The development of an in vitro, one-pass, high-throughput model of flow dependent thrombosis
Author(s)Echenique, Javier Jacobo
Massachusetts Institute of Technology. Dept. of Mechanical Engineering.
Elazer R. Edelman.
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Thrombosis is an initiating response to a vascular injury, which aids in the repair and remodeling of the vessel wall. However, if this process remains unchecked, occlusion of the arterial lumen may quickly occur. The arterial vascular bed is a delicate and life-sustaining environment, in which a pathological thrombosis can bring about devastating conclusions such as acute vascular syndromes or post-interventional thrombosis. In order to explore these flow-dependent thrombotic reactions, it is essential to consider the physical environment present inside the vasculature. A novel in vitro, high-throughput method for creating one-pass blood flows has been developed to model the arterial environment. Flow is generated in a matrix of small glass tubes with varying inner diameters through the use of a constant pressure drop. Using this technique, a variety of flow rates are created in the numerous tubes, resulting in a variety of flow shear rates. In addition, this technique allows for the monitoring of sensitive, flow-dependent processes without the disturbances from pump action and circuit effects. A detailed discussion about the goals of the proposed systems is included, as well as the methodology employed to choose the optimal flow system, and the process by which the components of the system evolved in design.(cont.) Finally, tests are formulated in order to explore the issues of biological feasibility, noise, precision, and accuracy related to the proposed system and make to make improvements on the design accordingly.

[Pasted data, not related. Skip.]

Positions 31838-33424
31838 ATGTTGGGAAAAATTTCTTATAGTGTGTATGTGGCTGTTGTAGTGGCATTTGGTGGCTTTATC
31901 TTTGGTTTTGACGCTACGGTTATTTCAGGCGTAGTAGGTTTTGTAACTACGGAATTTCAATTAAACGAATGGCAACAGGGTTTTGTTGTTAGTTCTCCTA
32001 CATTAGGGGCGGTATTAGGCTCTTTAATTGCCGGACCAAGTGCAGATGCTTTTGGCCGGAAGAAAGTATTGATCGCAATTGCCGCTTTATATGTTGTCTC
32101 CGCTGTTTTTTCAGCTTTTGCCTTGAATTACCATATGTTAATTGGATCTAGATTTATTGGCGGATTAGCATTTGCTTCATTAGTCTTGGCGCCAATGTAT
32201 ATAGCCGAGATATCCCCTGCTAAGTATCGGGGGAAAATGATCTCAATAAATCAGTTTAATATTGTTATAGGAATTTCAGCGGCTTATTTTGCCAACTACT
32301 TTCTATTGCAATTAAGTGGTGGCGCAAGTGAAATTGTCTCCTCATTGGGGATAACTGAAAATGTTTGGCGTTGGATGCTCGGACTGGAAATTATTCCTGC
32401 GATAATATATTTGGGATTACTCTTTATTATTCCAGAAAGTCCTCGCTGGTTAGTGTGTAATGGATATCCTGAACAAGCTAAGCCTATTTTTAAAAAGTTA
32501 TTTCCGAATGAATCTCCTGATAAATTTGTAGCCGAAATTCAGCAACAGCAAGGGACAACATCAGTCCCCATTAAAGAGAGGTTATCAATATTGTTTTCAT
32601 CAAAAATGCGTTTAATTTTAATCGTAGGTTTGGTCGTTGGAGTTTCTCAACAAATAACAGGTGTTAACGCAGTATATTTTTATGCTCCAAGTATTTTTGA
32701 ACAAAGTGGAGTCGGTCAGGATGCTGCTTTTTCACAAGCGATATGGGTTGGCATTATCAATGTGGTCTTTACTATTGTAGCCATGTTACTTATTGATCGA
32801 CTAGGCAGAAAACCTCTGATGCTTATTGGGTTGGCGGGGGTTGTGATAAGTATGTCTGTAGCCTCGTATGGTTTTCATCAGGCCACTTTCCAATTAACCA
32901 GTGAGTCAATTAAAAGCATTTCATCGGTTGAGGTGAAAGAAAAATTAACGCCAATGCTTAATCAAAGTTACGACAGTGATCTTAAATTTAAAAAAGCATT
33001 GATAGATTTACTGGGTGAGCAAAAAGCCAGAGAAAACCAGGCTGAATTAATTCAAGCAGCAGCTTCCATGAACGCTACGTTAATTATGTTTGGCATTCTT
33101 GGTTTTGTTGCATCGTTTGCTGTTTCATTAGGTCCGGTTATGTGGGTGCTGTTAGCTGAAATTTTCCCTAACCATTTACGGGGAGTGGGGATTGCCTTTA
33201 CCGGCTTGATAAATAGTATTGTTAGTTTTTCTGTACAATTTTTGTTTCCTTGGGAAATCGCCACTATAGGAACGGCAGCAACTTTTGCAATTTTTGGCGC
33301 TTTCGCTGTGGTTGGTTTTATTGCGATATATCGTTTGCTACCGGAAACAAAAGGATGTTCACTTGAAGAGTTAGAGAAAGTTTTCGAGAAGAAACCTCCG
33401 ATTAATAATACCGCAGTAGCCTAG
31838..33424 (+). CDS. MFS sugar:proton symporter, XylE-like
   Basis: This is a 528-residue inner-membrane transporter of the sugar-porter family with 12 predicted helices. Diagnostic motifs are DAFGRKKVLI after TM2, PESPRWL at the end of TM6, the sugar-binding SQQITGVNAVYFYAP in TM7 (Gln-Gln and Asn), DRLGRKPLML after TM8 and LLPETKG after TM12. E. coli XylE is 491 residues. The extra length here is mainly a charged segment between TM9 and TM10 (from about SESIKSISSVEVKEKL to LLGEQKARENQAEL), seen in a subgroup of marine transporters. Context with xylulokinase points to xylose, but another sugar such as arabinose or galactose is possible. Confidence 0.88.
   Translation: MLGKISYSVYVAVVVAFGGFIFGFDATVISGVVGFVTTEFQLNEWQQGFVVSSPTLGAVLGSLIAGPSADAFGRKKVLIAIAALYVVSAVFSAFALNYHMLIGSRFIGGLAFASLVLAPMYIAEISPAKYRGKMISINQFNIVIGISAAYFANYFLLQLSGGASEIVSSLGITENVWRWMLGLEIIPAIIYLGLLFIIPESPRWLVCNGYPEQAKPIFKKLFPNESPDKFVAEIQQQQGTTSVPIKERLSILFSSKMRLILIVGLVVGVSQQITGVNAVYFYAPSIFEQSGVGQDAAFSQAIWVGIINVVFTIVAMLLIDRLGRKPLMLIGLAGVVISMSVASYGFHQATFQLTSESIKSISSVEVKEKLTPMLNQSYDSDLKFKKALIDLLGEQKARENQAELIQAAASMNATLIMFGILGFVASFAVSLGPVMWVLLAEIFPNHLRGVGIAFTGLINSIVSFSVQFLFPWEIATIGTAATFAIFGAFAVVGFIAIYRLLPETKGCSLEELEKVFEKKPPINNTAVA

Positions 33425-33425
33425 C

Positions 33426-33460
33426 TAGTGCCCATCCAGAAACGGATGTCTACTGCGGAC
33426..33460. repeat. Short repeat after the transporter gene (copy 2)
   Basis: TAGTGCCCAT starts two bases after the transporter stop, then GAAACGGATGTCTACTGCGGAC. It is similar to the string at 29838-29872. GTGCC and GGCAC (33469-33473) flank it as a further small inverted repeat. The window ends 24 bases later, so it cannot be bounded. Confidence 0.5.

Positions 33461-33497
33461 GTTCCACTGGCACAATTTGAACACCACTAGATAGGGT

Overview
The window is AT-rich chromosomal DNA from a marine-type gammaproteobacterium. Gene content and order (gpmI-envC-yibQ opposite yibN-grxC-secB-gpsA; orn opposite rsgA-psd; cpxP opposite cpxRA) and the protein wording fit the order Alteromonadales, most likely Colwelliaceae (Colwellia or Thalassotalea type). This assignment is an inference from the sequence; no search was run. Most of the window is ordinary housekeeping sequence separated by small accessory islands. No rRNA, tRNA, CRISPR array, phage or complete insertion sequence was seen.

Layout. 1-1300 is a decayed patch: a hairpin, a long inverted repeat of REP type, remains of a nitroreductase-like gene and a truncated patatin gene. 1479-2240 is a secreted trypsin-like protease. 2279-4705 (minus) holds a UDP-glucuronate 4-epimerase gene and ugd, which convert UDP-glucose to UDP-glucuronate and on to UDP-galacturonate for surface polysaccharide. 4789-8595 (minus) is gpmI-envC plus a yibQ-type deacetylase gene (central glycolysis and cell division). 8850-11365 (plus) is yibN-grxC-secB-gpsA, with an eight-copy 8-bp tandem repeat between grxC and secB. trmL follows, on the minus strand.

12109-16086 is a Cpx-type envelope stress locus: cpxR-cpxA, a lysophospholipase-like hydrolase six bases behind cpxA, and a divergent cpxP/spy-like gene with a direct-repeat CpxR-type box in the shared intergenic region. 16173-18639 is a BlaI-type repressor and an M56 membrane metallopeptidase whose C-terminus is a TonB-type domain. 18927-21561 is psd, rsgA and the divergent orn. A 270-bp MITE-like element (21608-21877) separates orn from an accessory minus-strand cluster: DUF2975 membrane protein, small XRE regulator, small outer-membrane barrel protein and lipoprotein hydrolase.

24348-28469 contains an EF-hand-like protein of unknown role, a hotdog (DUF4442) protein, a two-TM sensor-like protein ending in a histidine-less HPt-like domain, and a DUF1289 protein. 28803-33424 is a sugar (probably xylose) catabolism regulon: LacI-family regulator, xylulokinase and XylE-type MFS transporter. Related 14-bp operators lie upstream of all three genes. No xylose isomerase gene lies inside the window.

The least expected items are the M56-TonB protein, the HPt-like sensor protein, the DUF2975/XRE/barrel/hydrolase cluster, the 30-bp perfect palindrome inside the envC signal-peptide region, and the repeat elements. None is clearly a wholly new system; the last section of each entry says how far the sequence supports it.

Thesis (S.B.)--Massachusetts Institute of Technology, Dept. of Mechanical Engineering, 2005.Includes bibliographical references (leaves 43-46).
DepartmentMassachusetts Institute of Technology. Dept. of Mechanical Engineering.
Massachusetts Institute of Technology